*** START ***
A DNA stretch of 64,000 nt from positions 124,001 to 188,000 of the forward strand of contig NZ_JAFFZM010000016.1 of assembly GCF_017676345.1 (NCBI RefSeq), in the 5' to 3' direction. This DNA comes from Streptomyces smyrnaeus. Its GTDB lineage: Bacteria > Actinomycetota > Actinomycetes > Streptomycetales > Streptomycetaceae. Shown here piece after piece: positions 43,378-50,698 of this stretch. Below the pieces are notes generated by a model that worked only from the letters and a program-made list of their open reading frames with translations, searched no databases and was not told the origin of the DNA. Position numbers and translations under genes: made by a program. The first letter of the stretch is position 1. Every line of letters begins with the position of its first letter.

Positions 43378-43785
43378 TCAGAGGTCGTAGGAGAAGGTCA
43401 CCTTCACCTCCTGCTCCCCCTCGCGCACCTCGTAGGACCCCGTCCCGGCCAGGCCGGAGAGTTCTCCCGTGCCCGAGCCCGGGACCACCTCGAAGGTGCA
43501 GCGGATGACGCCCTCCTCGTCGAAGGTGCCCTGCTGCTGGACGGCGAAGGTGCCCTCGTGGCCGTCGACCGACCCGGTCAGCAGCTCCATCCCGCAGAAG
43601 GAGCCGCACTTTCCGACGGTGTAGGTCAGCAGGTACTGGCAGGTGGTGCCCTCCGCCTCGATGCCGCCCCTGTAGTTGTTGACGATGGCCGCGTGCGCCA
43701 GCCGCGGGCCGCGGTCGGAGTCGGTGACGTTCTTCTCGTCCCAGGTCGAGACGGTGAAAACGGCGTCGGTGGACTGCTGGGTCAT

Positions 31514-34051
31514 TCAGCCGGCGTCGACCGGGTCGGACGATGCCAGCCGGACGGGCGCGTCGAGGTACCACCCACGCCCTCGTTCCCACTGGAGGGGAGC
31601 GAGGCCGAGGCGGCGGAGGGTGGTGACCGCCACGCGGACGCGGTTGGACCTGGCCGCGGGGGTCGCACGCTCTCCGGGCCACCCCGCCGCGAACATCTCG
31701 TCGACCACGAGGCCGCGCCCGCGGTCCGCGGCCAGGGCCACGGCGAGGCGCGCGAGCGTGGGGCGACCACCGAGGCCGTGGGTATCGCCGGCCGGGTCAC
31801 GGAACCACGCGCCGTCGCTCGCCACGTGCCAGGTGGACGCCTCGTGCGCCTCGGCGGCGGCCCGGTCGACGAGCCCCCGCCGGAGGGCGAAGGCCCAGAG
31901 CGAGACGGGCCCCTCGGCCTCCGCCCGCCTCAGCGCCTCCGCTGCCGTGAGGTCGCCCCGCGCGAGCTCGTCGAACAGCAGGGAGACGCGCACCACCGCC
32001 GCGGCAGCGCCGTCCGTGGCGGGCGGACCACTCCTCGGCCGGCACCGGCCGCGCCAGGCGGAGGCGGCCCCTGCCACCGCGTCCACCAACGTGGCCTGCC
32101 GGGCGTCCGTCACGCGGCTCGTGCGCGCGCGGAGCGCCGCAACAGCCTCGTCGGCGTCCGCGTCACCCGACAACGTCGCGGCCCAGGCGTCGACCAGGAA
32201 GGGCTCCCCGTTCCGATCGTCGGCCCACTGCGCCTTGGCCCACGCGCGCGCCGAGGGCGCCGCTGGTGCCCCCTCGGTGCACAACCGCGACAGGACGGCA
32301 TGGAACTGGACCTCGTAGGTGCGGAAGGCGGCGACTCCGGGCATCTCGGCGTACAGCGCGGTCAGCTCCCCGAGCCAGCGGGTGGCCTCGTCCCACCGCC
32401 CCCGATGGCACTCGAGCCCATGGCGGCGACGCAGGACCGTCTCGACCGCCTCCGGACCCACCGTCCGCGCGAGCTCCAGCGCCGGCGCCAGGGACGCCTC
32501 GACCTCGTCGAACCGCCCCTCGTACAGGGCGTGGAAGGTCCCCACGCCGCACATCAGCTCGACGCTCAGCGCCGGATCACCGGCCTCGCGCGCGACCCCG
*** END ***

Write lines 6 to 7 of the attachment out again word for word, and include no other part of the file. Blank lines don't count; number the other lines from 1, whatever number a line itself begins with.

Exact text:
43601 GAGCCGCACTTTCCGACGGTGTAGGTCAGCAGGTACTGGCAGGTGGTGCCCTCCGCCTCGATGCCGCCCCTGTAGTTGTTGACGATGGCCGCGTGCGCCA
43701 GCCGCGGGCCGCGGTCGGAGTCGGTGACGTTCTTCTCGTCCCAGGTCGAGACGGTGAAAACGGCGTCGGTGGACTGCTGGGTCAT